This amazing experience was created by Luke Farrer. I wonder if it will sometime be possible to visit more of the canyon, including Calcutta Falls?

We then headed to Katoomba and parked at the Katoomba Falls Kiosk. We first visited the lookout at Reids Plateau at the top of the Furber Stairs. This lookout provides a good view of Orphan Rock. It is an impressive pinnacle. Apparently, when tourism was starting in Katoomba, it was more of a tourist destination than the Three Sisters. A tourist Track was constructed up to its summit. This track is still there, but now unmarked and fallen into disrepair.

Orphan Rock

Orphan Rock now lies within Blue Mountains National Park. It is very close to but just outside of Scenic World.

We found the old track to it, and were soon on top. To get up you need to climb two old and rickety ladders. One of these has a few rungs missing and great care and caution is needed.

After our visit, we went to Juliets Balcony (lookout) and found a nice sunny spot out of the wind for lunch.

More photos from the day are online here on my website.

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2 Responses to The Mermaids Cave and Orphan Rock – 20 July 2017

  1. Bernie Sullivan says:

    Good info for locals and people who want to get off the beaten tracks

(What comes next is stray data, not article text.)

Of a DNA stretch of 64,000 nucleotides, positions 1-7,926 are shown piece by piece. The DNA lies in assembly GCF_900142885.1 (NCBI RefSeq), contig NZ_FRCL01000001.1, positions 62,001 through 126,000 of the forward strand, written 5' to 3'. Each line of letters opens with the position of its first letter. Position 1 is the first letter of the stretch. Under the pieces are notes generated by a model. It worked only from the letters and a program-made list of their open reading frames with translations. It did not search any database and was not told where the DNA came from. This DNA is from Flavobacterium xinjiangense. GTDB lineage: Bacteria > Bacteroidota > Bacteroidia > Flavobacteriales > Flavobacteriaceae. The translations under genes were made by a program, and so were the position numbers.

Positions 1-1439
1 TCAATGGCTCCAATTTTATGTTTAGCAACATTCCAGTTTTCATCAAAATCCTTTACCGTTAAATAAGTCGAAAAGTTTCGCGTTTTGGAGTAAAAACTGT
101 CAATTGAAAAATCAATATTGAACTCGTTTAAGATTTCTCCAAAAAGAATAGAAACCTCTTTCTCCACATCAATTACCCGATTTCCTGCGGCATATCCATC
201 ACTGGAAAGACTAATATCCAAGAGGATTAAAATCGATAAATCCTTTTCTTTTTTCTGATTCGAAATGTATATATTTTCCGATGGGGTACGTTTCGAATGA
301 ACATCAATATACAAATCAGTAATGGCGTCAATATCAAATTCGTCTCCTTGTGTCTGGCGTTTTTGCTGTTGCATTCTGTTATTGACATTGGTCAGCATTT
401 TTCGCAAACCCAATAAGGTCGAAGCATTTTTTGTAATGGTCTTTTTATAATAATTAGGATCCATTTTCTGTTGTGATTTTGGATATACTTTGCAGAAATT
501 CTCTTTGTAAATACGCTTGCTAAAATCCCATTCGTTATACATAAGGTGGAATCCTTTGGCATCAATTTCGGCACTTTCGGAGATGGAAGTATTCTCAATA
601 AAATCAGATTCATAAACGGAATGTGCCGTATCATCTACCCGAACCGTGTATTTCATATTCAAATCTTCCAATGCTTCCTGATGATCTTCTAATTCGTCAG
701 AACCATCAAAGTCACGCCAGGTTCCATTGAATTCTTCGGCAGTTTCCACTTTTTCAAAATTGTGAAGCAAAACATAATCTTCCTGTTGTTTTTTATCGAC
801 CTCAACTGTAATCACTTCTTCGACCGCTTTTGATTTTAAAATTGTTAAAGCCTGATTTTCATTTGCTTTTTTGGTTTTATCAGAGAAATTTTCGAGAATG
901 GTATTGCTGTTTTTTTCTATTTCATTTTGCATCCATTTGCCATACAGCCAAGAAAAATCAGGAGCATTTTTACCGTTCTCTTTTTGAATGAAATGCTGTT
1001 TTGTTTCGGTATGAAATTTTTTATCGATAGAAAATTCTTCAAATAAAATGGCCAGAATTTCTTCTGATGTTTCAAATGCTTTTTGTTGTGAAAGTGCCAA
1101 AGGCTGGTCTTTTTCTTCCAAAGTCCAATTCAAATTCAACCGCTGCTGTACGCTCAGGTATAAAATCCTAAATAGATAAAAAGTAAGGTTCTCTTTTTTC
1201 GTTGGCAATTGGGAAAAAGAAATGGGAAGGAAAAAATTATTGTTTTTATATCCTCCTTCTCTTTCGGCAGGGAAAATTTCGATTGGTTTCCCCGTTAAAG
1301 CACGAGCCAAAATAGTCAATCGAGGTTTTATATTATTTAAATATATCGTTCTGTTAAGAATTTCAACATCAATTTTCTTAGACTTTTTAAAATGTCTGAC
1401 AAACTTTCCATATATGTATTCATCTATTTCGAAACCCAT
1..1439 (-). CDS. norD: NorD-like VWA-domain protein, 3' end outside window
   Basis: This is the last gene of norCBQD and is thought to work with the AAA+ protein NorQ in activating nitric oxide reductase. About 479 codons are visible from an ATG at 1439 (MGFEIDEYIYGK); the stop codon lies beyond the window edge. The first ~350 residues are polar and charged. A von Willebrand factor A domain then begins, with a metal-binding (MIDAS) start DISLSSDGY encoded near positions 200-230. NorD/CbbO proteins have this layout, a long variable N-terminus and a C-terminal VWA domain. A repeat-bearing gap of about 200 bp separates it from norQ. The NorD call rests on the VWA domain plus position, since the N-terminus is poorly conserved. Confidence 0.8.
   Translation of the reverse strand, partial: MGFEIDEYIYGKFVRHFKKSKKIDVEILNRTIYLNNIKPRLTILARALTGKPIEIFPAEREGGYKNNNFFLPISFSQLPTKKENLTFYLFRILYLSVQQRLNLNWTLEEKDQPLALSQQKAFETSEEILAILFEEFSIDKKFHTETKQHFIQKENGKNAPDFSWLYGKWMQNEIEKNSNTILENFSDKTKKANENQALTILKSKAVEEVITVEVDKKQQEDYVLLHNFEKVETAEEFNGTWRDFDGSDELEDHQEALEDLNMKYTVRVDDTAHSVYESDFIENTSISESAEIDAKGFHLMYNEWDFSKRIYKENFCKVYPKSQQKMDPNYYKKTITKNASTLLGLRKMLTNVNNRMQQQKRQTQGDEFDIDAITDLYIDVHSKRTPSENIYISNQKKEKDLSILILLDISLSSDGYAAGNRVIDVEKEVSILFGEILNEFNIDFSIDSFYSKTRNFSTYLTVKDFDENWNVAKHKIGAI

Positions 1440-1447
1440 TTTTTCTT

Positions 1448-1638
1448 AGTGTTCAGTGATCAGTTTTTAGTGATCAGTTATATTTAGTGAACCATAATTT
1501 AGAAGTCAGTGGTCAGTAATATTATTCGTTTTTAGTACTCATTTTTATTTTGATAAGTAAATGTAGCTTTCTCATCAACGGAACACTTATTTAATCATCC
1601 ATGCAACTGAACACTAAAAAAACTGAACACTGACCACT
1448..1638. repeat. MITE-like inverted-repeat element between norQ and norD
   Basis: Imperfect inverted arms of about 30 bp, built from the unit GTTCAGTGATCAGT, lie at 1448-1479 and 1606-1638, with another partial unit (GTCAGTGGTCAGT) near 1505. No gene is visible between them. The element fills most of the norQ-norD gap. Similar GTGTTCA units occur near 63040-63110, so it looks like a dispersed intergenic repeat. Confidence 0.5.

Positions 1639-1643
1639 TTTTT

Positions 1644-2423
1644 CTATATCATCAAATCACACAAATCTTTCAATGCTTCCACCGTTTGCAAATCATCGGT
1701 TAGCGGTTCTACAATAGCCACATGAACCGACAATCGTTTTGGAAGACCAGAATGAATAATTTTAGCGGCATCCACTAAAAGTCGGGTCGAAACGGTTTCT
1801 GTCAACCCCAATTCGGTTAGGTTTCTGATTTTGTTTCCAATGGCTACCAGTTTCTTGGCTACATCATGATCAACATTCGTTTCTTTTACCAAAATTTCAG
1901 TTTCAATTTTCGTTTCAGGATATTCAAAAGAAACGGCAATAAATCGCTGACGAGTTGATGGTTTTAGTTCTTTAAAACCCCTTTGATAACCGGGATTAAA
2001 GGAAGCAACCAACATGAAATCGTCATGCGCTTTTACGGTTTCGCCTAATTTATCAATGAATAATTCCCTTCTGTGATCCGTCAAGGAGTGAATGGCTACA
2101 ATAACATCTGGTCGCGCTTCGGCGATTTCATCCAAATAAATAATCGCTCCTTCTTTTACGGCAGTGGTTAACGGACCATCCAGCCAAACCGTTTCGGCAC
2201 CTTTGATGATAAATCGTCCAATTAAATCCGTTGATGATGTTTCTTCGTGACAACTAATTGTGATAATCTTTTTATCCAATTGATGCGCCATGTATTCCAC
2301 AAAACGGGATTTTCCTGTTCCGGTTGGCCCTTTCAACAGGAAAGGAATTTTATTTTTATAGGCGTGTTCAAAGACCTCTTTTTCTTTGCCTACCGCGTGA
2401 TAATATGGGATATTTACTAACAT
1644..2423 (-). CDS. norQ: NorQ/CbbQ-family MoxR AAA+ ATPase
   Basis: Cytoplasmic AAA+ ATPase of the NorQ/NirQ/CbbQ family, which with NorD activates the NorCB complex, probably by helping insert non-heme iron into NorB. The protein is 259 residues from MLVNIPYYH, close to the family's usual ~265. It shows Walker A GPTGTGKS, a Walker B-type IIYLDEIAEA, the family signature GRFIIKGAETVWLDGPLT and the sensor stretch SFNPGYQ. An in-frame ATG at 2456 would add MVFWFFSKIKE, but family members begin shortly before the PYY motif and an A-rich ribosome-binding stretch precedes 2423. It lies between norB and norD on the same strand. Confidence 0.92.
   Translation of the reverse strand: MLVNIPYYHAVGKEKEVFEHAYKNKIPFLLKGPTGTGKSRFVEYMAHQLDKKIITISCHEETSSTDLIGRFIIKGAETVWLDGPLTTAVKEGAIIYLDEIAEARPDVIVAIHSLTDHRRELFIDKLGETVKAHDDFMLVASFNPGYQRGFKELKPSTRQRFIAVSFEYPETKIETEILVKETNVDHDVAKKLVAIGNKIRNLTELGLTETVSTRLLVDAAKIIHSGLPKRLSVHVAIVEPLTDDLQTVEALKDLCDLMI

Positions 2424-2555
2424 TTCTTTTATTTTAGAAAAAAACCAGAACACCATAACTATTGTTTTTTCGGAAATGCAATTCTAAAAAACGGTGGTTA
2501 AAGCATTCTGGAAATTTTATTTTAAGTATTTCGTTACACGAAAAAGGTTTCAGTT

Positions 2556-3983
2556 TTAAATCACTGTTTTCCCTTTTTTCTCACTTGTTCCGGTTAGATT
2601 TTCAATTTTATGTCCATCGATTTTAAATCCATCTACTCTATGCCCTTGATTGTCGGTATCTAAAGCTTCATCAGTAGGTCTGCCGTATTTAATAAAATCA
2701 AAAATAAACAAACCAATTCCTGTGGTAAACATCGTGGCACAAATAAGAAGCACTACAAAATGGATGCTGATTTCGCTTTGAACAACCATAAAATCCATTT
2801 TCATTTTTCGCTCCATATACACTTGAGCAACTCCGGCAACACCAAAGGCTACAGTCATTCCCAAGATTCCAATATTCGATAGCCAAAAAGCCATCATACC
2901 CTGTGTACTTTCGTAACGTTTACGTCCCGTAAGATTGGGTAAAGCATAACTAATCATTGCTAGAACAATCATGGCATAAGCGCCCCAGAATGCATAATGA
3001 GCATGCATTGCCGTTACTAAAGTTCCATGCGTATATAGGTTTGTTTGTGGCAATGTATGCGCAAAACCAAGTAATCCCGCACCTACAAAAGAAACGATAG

2. chriskoz says:

    Hi Dave,
    There are 3 different ways you can access the base of Orphan Rock that I found yesterday by visiting the area. I didn’t explore one of them because it was going along the railway track of Scenic World and I feared I would be prosecuted if someone spotted me during busy weekend times. That way is as steep as the railway running up-down the gully, and is marked by numerous ribbons, ropes (unnecessary for me) on steepest sections, as well as “No access” signs. presumably used by railway maintenance workers. So, this interesting natural bushwalking pass was destroyed by Scenic World. The other two ways, easy and short are also well trodden. I even fond an old can left behind by inevitable silly thrashers you always find among the visitors. Moreover,I found a dog footprints, which is as illegal as disgusting. Why do those idiots bring their dogs to Orphan Rock?
    The tracks, although unmarked can easily be found by an experienced walker like me. But the screaming public should be kept away. BTW, I later found a video of John from that shows the walk & I’m displeased. John, if you read that, I think ou should remove thsi video from public domain, or at least cut the fragment that reveals the location where an old OR track starts.
    It’s unbelievable that the track railings on top of the rock still stay in good shape untouched for 60-70 years – solid with not much rust. The steel materials they used in those years was better. I’m not sure if you did but if you look down from the N tip of the summit (where the track ends) you’ll see 3-4 old big (at least 0.5m diameter) spotlight reflectors mounted to beam light on you (!). So the attraction of the rock was so big back then, that it needed to be flooded with light! Down, on the saddle, I found remnants of further 2 old reflectors like that hidden under the rock.
    So it was a pleasant short trip that my schedule allowed me to have this weekend (even though crowds at the start were hard to avoid) as well as un interesting journey into the past. Thanks for inspiring post Dave.
    PS: Philip Hammon, the owner of Scenic World, revealed that the whole area from the ledge down, including OR, was sold to Katoomba Park in 1880, and has always been in BMCC hands since then. In 1998, Philip lobbied BMCC mayor to re-open the track but did not succeed. Thank goodness!